The clean-up of Fukushima Nuclear Power Plant Number One has reached the stage where disposal of radioactive water into the Pacific Ocean has been scheduled to occur in the next few years. Japan’s neighbours, including China and South Korea, have voiced concerns alongside the local fishing community.
After the devastating earthquake off the east coast of Japan in 2011, Fukushima’s Nuclear Power Plant Number One suffered significant damage. Several of the reactors suffered major damage and after venting air from within to release pressure, the affected reactors had to be shut down permanently.
It was announced today that water, which at one point amounted to 300 tonnes per day, collected after being used to cool the power plant’s stricken reactors is going to be released into the Pacific Ocean. Officials from Tokyo Electric Power Company (TEPCO) and the Japanese government assert that water scheduled for release is safe.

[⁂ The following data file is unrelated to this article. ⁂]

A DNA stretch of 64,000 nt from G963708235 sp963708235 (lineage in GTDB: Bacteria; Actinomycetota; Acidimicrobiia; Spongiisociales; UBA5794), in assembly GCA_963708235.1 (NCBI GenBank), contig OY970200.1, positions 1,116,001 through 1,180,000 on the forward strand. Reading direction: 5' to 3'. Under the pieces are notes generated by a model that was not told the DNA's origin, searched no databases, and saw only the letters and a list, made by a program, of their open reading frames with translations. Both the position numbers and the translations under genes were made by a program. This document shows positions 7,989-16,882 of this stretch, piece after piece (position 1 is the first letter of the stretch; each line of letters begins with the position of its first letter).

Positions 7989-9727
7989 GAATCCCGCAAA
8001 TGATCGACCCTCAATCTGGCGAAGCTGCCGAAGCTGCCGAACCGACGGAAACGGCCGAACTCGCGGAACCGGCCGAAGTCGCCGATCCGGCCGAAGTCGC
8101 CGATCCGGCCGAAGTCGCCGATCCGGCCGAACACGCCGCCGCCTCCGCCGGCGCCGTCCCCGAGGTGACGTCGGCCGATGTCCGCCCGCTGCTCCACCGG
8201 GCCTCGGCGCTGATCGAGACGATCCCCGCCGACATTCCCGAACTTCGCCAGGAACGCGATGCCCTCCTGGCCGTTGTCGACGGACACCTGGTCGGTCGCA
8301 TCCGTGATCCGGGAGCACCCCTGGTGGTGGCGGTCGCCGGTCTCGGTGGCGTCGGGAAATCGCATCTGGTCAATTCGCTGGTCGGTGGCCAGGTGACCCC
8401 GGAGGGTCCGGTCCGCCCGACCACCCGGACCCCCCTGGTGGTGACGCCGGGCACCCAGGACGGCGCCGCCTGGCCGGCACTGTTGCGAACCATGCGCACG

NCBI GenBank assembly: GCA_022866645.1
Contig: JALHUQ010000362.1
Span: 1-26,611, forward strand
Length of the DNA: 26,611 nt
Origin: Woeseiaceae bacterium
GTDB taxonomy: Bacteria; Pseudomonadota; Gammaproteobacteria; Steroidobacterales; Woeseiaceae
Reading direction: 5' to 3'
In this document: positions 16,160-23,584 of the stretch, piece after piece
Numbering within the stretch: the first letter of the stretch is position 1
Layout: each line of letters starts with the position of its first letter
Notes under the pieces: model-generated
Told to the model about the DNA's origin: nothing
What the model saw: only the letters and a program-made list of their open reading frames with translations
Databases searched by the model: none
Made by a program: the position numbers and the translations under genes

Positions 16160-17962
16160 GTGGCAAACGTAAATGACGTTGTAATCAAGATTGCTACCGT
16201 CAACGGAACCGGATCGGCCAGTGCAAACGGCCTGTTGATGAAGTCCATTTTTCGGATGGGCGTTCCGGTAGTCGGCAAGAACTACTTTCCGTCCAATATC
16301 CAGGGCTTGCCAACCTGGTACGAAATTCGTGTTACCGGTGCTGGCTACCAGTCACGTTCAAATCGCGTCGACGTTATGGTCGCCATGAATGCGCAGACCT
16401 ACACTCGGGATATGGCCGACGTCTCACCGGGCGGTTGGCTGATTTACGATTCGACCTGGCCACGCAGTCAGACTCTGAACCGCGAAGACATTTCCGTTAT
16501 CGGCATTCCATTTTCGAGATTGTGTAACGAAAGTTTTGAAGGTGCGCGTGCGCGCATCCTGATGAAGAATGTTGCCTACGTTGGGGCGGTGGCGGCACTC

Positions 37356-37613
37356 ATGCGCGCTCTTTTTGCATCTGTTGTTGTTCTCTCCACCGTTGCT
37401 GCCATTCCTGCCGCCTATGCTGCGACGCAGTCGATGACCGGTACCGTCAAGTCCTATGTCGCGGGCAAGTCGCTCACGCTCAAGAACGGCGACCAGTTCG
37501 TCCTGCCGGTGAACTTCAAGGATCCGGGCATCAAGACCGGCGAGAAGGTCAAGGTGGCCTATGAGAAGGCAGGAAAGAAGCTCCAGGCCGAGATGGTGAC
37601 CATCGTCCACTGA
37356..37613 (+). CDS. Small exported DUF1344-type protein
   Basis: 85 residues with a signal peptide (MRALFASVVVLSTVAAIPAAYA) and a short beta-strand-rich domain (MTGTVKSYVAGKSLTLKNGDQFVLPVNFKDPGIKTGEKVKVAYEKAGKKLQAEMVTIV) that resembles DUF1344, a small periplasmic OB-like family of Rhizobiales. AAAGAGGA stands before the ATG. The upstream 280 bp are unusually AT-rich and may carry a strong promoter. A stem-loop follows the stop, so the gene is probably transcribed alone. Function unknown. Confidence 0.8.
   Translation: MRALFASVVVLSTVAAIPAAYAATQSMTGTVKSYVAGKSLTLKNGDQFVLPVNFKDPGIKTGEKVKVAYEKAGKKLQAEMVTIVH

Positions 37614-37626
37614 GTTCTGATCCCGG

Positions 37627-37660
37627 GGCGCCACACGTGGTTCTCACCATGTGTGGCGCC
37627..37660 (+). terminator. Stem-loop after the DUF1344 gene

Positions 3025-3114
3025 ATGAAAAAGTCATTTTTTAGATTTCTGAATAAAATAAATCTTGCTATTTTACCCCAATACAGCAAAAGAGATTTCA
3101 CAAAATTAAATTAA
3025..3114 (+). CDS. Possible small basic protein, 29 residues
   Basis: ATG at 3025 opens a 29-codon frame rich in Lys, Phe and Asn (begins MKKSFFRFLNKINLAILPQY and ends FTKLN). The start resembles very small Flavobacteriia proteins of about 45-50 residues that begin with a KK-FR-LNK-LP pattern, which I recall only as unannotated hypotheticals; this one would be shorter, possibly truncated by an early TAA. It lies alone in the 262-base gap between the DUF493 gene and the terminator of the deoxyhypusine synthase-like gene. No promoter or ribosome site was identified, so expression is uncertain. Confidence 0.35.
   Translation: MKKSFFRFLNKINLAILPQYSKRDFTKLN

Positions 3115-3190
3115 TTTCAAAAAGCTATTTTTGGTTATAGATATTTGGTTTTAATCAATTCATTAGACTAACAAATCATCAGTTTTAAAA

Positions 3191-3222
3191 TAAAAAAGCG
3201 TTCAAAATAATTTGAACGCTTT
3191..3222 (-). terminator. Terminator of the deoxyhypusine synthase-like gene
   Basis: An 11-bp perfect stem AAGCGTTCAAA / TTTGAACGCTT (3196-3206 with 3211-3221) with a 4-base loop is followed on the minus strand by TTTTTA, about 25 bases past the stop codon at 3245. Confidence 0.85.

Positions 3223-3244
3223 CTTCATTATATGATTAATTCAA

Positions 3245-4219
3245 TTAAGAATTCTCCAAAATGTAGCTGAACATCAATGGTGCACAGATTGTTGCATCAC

The issue of what to do with waste water collected during the decontamination process rages on, appearing to revolve around the radioactive isotope Tritium, which cannot be removed during the purification process. Although there are scientists who believe this rare and radioactive isotope of hydrogen to be of low impact, there are others that insist the dangers are currently underestimated and Tritium could pose a risk to the environment for the next century.
“The Japanese government has compiled basic policies to release the processed water into the ocean, after ensuring the safety levels of the water”, said Japanese Prime Minister Yoshihide Suga. Japan’s neighbour’s, however, believe the release of the waste water, even after treatment, could have negative effects on the environment for years to come.
However, Japan has gained support for its transparency, with Anthony Blinken, secretary of state for the United States of America thanking Japan for their continued efforts. “We thank Japan for its transparent efforts in its decision to dispose of the treated water from the Fukushima Daiichi site. We look forward to the Government of Japan’s continued coordination with the [IAEA]” – said Blinken via Twitter.
The difficult job of cleaning up one of the most harmful environmental disasters of the 21st century continues apace.